Posted by Taiwo Adisa, Abuja | 28 November 2017 | 1,662 times
The Joint Senate Committee on Gas and Power, Steel Development and Metallurgy has ordered the suspension of the planned inauguration of the 215 megawatts Kaduna power plant, over inconsistencies in the contract implementation.
The joint committee gave the order following a one-day investigative hearing on the need to save the plant.
The power plant, which was inaugurated in 2009, was already three years behind the scheduled inauguration.
Senate President, Dr Bukola Saraki, who declared the hearing open, said the major objective of the hearing was to diagnose issues and challenges threatening the take-off of the Kaduna power plant and also examine why there was a shift from the use of gas to diesel as the source of fuel for the plant.
Saraki, who was represented by Senate Deputy Whip, Senator Francis Alimekhena, said the Senate was aware that the Federal Government, through the Nigerian National Petroleum Corporation (NNPC), was on the verge of awarding the contract for the construction of the 40x614km Ajaokuta-Abuja-Kaduna-Kano gas pipeline, adding that the Senate was
convinced that the use of gas to power turbines was sustainable and environmental-friendly.
“It is surprising that the Federal Ministry of Power, Works
and Housing appears to have jettisoned the use of gas to power the Kaduna power plant and, instead, opted for the construction of Automobile General Oil (diesel tanks), which is 60 per-cent higher in cost when compared with gas,” he said.
Lawmakers at the hearing said they were unimpressed by the reasons given by the Permanent Secretary of the Ministry of Power, Mr Louis Edozie, who defended the change of the parameters of the plant from a gas-powered plant to diesel-powered plant.
Representatives of the ministry had told the committee that it planned to inaugurate one of the eight units in the plant in January and that the unit would run on diesel.
The diesel fuel is expected to cost the country N46 million per day.
The lawmakers were, however, alarmed to hear that the cost would be cheaper if the plant was to run on gas.
Chairman of GreenVille LNG, Eddy Van Den Broeke, who led his team to address the committee, said the company had a memorandum of understanding with the Kaduna Gas Plant to build storage facilities for the plant at no cost.
He also stated that while the plant would produce a kilowatt of electricity at N79 if run on diesel, it would produce the same kilowatt of power at N37 on gas.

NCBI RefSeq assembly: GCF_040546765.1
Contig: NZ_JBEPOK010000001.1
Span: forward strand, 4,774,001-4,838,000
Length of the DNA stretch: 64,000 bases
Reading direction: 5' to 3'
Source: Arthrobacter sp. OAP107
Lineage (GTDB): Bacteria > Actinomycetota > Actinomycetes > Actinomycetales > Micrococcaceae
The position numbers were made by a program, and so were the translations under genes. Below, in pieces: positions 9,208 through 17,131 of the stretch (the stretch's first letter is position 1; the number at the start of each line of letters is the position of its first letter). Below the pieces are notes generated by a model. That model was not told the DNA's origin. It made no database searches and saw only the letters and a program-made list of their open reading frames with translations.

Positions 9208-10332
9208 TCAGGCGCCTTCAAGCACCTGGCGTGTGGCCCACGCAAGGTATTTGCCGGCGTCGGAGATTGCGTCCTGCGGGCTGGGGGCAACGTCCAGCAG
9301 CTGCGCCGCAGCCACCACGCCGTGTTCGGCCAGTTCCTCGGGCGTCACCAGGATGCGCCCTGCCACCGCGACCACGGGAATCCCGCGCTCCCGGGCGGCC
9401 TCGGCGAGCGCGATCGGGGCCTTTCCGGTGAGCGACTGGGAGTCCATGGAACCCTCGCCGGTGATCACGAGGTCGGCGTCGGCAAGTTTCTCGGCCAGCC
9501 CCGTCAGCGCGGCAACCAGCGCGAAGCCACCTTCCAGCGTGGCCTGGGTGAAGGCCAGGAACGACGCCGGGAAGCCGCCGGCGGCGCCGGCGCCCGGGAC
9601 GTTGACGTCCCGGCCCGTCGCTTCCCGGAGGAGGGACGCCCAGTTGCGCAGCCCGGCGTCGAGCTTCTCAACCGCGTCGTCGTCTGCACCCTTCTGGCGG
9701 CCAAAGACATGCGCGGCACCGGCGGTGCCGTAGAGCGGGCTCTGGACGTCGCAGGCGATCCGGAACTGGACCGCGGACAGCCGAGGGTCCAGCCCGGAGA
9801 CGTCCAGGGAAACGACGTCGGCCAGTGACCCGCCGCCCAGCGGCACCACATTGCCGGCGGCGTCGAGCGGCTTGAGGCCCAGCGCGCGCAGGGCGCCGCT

He said his company had, as a result of the MOU it signed with the power plant, invested $400 million on its gas plant in Roumuji, Port Harcourt, Rivers State.
“In 2014 when the parameters were signed it was agreed that
LNG is most competitive. We have invested $400 million after which people in the ministry decided to change the parameters.
“It will cost $200 million more to use AGO (diesel) because there is no other fuel available that can replace LNG and GreenVille. I would want the ministry to give me one cent of response on this change of theory,” he said.
According to him, apart from the functional gas plant, Greenville already imported 250 trucks meant to evacuate gas to the power plant before the change of parameters by the ministry.
Co-chairman of the joint committee, Senator Albert Bassey, told the permanent secretary to inform the Minister of Power, Works and Housing that the Senate had halted the planned inauguration, adding that “I feel very disappointed.”
Senator Bassey added that “we are insisting that it will be cheaper to run the plant with gas and gas is environmental- friendly. Let your Minister know we cannot be taken for granted.”
Chairman of Committee on Power, who is also a co-chairman, Senator Eyinnaya Abaribe, also decried the decision of the ministry to change the parameters of the plant from gas to diesel.
He said the ministry should put the planned inauguration on hold, to enable the committee to embark on a further physical examination of the plant.
“We have heard a lot of disturbing things and we have all seen that we have put the cart before the horse. Everyone in this hall today has now seen why we ask questions. We ask questions when things don’t seem to be going the right way.
“You see one price at N79 and the other at N35, why do you go for the higher cost which is not cost effective? If you are going to spend N46 million daily to run a plant and you said it is temporary, that is not effective.
“If you start one plant and the rest don’t come up in eight years, we need to save this project from becoming another white elephant,” he said. (Nigerian Tribune)
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